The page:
Creepy Crawlies – 3

The creatures that first captured the attention of the kids were geckos.  For all the giant bugs around, the geckos are surprisingly small.  And quick.  When being caught by predators (or kids) the tail falls off and squirms on its own for awhile.  At first this both fascinated and terrified the kids.

This is an especially tiny little fellow

Usually we see them outside on the sides of buildings, but occasionally they’ve been spotted in the house.  The big boys have one that likes to crawl around their wall at night.  One morning Nathan went to grab the clothes he’d hung on a hook for the day and a little guy went skittering across his shirt and up the wall.  I really don’t mind geckos, but I have been shaking my clothes a bit now before picking them up.

Gecko egg

When playing with the geckos in the house, it’s not uncommon for them to escape the grasp of little hands.  They quickly find their way under the couch or the stove or out the door.  To remedy this problem our oldest son made a leash backpack.  It worked for awhile, but the test gecko was able to start slipping out of his contraption.

The handy dandy gecko leash

The other day our daughter caught one with a split tail at the end.  With all the handling the tail eventually fell off, so we’re hoping to be able to see if it will grow back as one tail or with another split tail.

Two Tail the gecko

Remember the plastic insects the kids have been trying to trick us with?  One evening there was an unusual amount of giggling and carrying on.  On the off chance they had gotten a little too carried away with their pranks, I told the kids they were not allowed to use live animals in this little game.  Turns out I would have found a live gecko in my glasses case at bedtime.  At least it wouldn’t have been a cockroach!


Creepy Crawlies – 2


I do not have a picture of a real live cockroach because my first priority isn’t to find my phone when one  is skittering across the counter.  Especially after the egg box incident.  The one where the box of nine dozens eggs was crawling with literally dozens and dozens   . . . and yes dozens more roaches . . .  through the cartons . . . and onto the counters . . . and into the kitchen drawers.  This apparently is not the norm for egg boxes, but I will be skeptical of bringing them into the house for some time to come. (We have since bought another egg box that was safely inspected on the back porch with a total of zero roaches inside).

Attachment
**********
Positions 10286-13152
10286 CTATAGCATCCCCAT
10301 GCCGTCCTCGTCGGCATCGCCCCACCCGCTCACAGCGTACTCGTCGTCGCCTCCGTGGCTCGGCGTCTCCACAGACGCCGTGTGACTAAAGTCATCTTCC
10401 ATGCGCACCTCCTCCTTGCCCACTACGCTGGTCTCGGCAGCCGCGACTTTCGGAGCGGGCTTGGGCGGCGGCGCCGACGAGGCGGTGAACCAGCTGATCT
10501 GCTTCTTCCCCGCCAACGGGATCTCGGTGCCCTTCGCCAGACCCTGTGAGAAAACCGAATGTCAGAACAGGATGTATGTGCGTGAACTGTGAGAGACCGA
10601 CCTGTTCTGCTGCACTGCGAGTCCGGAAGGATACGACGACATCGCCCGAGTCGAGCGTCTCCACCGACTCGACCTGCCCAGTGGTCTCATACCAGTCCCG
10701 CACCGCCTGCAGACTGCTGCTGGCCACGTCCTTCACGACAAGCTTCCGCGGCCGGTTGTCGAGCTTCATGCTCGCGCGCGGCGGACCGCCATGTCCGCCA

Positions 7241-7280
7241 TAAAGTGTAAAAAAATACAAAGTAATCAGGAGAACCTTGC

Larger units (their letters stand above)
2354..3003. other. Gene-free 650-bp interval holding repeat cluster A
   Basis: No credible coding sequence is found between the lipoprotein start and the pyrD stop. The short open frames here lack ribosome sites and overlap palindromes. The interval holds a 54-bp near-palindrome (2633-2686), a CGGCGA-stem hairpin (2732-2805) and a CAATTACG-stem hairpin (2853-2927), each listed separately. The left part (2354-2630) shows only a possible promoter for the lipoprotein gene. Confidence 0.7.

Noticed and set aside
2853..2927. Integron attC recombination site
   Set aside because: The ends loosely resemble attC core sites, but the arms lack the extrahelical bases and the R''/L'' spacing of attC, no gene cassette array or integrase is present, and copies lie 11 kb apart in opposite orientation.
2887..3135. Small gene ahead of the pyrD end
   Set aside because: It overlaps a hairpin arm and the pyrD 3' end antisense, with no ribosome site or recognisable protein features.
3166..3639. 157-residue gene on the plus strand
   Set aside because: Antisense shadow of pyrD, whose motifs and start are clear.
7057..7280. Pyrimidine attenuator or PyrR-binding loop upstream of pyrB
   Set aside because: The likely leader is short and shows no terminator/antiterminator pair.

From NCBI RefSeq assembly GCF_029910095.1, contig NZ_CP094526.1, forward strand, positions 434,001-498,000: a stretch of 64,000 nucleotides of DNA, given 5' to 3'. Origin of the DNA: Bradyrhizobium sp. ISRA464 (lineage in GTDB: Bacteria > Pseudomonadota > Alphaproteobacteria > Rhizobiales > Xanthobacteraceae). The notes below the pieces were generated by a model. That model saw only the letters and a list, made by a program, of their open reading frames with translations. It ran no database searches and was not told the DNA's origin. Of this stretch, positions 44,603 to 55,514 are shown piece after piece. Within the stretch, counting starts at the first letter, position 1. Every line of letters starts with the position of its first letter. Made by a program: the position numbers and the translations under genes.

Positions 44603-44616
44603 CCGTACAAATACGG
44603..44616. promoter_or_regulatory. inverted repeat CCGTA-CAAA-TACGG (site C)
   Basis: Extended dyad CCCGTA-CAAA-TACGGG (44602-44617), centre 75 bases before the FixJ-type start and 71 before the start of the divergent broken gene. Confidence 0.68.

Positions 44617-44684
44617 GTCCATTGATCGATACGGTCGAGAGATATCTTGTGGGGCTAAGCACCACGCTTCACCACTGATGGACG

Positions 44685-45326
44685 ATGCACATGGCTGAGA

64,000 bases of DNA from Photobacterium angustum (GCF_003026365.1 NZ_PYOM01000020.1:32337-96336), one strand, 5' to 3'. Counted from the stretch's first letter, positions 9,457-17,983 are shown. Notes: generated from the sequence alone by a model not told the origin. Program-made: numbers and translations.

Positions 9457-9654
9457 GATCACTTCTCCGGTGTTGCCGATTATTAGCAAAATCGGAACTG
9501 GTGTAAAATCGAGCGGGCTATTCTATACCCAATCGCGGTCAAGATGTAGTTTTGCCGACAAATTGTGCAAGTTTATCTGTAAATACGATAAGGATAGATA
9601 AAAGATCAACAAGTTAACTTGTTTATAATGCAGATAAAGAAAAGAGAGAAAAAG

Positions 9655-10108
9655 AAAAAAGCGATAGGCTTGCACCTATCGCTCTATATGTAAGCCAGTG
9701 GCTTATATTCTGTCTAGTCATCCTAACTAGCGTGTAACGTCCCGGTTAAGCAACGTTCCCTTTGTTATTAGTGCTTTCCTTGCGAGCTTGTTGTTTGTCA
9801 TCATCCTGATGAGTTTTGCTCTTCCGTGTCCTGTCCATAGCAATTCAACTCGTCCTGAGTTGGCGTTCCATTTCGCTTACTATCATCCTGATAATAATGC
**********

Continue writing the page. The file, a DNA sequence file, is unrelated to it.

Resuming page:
The toys in the picture are the ones the kids keep trying to trick us with . . . on the counter . . . in the bed . . . they may end up in the trash soon. 🙂

This is a poem from The Llama Who Had No Pajama  by Mary Ann Hoberman about roaches.  It seemed fitting.


Is there nothing to be said about the cockroach which is kind?

Praise or admiration is impossible to find.

No one seems to care for it or welcome its approaches.

Everyone steers clear of it except for other roaches.

If people treated me that way, I know that I should mind.

Is there nothing to be said about the cockroach which is kind?


Is there nothing to be said about the cockroach with is nice?

It must have done a favor for somebody once or twice.

No one will speak up for it in friendly conversations.

Everyone cold-shoulders it except for its relations.

Whenever it is mentioned, people’s faces turn to ice.

Is there nothing to be said about the cockroach which is nice?


Is there nothing to be said about the cockroach which is good?

I can’t avoid the feeling that it’s quite misunderstood,

But all that I can tell you is it does keep very quiet,

And if you’ve got some bedbugs, it will add them to its diet.

I’d like to be more positive; I really wish I could.

Is there nothing to be said about the cockroach which is good?